Histone deacetylases (HDACs) play an important role in dysregulation of histone acetylation/deacetylation, which is the main driving force of the progression of pulmonary fibrosis. Here we investigated the changes in histone acetylation/deacetylation, and the contribution of specific class I and class II HDACs in the progression of pulmonary fibrosis.Methods:
Male C57BL/6J mice received a single dose of tracheal administration of bleomycin to establish the pulmonary fibrosis model. The changes in acetylation rate of histone 3 (H3) and histone 4 (H4), and the activity of HDAC2 and HDAC4 in the lung tissue during the progression from alveolitis to pulmonary fibrosis were measured.Results:
The acetylation rate of H3/H4 significantly decreased during alveolitis and the early and middle stages of fibrosis, but restored in the late stage of fibrosis. Correlation analysis showed that H4 deacetylation affected both alveolitis and pulmonary fibrosis. H3 deacetylation only affected alveolitis. HDAC2 activity significantly increased in the middle and late stages of pulmonary fibrosis. There was no significant difference in HDAC4 activity between bleomycin and saline groups. However, HDAC4 activity changed significantly with the progression of the disease in bleomycin group. The changes in HDAC2 and HDAC4 activity were different. HDAC2 had long-lasting effects, while HDAC4 had transient effects. Correlation analysis showed that HDAC2 and HDAC4 activity was positively correlated with alveolitis score and fibrosis score.Conclusions:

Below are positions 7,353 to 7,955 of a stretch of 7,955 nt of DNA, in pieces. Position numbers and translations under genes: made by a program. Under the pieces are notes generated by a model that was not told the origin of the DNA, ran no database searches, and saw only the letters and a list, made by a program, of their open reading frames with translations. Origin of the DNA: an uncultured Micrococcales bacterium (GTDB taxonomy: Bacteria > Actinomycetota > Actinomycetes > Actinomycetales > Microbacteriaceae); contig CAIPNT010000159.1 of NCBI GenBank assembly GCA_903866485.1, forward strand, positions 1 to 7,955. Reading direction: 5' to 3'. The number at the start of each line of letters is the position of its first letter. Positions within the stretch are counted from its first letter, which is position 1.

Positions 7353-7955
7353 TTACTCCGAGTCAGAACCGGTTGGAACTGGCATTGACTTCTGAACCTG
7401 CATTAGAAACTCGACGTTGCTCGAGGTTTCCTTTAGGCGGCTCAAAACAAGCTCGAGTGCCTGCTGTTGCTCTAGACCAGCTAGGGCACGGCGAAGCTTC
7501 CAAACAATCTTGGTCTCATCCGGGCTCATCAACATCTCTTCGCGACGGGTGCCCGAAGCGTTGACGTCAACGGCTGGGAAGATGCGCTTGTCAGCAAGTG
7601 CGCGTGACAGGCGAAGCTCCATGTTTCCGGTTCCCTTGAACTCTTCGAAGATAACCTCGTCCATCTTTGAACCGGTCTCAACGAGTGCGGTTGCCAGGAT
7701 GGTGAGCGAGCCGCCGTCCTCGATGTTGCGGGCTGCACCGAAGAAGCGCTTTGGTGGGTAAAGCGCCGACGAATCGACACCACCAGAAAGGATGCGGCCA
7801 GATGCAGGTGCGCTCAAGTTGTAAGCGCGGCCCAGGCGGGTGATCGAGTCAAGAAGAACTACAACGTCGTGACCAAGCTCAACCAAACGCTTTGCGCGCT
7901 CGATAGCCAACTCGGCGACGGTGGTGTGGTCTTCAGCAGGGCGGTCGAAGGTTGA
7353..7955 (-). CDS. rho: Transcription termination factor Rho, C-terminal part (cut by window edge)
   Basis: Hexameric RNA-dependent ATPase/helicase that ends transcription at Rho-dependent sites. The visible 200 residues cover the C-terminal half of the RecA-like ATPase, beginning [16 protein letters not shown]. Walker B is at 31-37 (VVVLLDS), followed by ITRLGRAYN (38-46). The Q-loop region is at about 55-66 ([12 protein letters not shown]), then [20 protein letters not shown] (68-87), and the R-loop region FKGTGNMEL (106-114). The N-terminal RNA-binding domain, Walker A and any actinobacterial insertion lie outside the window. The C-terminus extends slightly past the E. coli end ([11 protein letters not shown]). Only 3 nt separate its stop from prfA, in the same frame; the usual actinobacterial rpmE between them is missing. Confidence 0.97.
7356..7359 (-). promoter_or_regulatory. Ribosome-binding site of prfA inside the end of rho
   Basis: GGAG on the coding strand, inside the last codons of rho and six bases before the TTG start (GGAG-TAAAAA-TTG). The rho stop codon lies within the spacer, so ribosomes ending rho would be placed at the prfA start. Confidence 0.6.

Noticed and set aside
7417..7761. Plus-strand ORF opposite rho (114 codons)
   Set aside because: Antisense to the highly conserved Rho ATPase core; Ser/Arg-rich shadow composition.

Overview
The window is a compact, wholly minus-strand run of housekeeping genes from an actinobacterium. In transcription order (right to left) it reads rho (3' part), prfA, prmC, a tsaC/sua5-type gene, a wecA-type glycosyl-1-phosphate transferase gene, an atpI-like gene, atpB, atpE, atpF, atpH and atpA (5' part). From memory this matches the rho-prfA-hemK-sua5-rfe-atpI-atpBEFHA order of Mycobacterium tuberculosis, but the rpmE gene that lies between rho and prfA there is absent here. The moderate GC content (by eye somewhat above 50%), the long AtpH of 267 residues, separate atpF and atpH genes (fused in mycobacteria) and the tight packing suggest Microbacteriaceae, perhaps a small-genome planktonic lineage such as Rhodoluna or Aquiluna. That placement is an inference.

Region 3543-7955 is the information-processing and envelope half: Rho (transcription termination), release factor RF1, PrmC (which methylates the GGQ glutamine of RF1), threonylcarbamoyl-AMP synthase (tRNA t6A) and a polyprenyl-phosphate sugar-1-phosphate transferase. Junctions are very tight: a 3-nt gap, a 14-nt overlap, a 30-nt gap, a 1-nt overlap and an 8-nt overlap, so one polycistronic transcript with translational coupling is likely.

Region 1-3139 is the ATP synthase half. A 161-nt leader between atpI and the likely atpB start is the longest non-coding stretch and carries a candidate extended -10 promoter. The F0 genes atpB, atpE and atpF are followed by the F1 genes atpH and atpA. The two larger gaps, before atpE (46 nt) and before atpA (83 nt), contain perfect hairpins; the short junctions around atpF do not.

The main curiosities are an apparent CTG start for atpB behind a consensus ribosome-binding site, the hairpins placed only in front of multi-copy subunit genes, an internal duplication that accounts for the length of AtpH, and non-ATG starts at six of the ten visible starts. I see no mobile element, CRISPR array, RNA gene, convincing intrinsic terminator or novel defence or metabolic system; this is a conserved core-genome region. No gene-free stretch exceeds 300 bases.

The changes in histone acetylation may directly regulate the gene expression of inflammatory cytokines/fibronectin and thus affect the progression of pulmonary fibrosis. The injury-induced histone deacetylation switched into acetylation at the late stage of pulmonary fibrosis, which may be involved in the repair process. HDAC2 is mainly involved in the chronic progression of pulmonary fibrosis, and HDAC4 is mainly involved in early stress response to pulmonary fibrosis.